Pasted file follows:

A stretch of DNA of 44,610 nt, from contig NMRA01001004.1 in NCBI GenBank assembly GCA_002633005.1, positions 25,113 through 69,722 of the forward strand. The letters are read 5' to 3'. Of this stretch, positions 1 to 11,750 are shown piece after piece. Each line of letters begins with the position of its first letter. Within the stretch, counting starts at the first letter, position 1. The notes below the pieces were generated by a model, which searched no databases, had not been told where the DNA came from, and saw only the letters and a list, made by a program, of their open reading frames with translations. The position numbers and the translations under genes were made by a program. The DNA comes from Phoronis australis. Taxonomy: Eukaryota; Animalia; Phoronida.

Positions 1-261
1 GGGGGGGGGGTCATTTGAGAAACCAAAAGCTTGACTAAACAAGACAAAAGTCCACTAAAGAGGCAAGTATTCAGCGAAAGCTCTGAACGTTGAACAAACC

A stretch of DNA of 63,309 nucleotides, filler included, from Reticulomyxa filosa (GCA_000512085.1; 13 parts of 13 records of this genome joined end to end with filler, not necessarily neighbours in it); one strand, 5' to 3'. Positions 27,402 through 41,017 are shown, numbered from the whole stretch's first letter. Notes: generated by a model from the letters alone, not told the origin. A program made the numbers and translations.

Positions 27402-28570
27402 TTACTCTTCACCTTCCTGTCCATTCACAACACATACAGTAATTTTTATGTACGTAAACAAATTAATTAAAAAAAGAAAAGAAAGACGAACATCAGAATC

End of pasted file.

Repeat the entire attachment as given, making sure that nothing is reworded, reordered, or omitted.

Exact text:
A stretch of DNA of 44,610 nt, from contig NMRA01001004.1 in NCBI GenBank assembly GCA_002633005.1, positions 25,113 through 69,722 of the forward strand. The letters are read 5' to 3'. Of this stretch, positions 1 to 11,750 are shown piece after piece. Each line of letters begins with the position of its first letter. Within the stretch, counting starts at the first letter, position 1. The notes below the pieces were generated by a model, which searched no databases, had not been told where the DNA came from, and saw only the letters and a list, made by a program, of their open reading frames with translations. The position numbers and the translations under genes were made by a program. The DNA comes from Phoronis australis. Taxonomy: Eukaryota; Animalia; Phoronida.

Positions 1-261
1 GGGGGGGGGGTCATTTGAGAAACCAAAAGCTTGACTAAACAAGACAAAAGTCCACTAAAGAGGCAAGTATTCAGCGAAAGCTCTGAACGTTGAACAAACC

A stretch of DNA of 63,309 nucleotides, filler included, from Reticulomyxa filosa (GCA_000512085.1; 13 parts of 13 records of this genome joined end to end with filler, not necessarily neighbours in it); one strand, 5' to 3'. Positions 27,402 through 41,017 are shown, numbered from the whole stretch's first letter. Notes: generated by a model from the letters alone, not told the origin. A program made the numbers and translations.

Positions 27402-28570
27402 TTACTCTTCACCTTCCTGTCCATTCACAACACATACAGTAATTTTTATGTACGTAAACAAATTAATTAAAAAAAGAAAAGAAAGACGAACATCAGAATC